Have you tried nonzero() ?
Nonzero isn't quite what I'm after, as the tests are more complicated than what I illustrated in my example.
Tests such as (a<0)&(b>1) will give you arrays of booleans. The nonzero give you where the two conditions are met (viz, where the results is True, or 1)
a[a<0] = numpy.random.normal(0,1)
This is a neat construct that I didn't realize was possible. However, it has the undesirable (in my case) effect of placing a single new random number in each locations where a<0. While this could work, I ideally need a different random number chosen for each replaced value. Does that make sense?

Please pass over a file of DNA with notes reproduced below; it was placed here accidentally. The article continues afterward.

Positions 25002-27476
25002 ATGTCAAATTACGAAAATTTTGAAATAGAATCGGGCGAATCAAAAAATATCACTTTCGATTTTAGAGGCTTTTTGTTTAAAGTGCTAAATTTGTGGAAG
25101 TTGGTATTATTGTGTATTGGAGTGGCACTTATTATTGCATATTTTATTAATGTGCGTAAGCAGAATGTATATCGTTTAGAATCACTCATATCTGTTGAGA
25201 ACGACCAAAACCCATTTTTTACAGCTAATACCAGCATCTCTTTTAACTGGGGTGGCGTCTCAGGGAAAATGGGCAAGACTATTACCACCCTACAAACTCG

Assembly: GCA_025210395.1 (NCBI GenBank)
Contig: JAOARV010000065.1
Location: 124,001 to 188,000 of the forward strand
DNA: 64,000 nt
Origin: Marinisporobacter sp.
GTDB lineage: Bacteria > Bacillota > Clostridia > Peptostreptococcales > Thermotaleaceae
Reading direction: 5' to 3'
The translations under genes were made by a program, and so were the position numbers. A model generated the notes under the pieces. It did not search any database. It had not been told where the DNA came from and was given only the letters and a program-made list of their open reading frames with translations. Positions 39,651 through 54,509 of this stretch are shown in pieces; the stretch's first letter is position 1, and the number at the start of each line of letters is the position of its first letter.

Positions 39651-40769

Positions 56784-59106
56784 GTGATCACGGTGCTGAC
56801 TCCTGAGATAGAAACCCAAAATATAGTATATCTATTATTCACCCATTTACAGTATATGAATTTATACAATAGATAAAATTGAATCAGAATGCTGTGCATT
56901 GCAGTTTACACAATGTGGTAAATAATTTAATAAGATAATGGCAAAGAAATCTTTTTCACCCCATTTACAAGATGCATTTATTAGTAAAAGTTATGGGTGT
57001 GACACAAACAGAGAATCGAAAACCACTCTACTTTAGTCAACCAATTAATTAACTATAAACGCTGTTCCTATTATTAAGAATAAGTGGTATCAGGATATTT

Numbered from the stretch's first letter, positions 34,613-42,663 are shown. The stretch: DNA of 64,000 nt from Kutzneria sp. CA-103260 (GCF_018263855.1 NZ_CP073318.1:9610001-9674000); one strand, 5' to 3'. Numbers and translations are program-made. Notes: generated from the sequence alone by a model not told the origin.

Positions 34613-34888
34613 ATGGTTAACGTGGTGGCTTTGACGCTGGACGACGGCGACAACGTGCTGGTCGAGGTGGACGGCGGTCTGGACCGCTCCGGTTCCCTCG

Completely. So what about the slightly more complicated: test = a<0 if test .any() a[test] = numpy.random.normal(0,1,size=len(test.nonzero()))
test.nonzero() outputs a tuple of indices. test.nonzero() gives you the indices along the first axis, len(test.nonzero()) the number of elements where the condition is met. You could also get the same result with something like test = a<0 if test .any() a[test] = numpy.random.normal(0,1,size=test.sum())
Actually, the following simpler solution works as well:
a[a<0] = numpy.random.normal(0,1,size=a.size)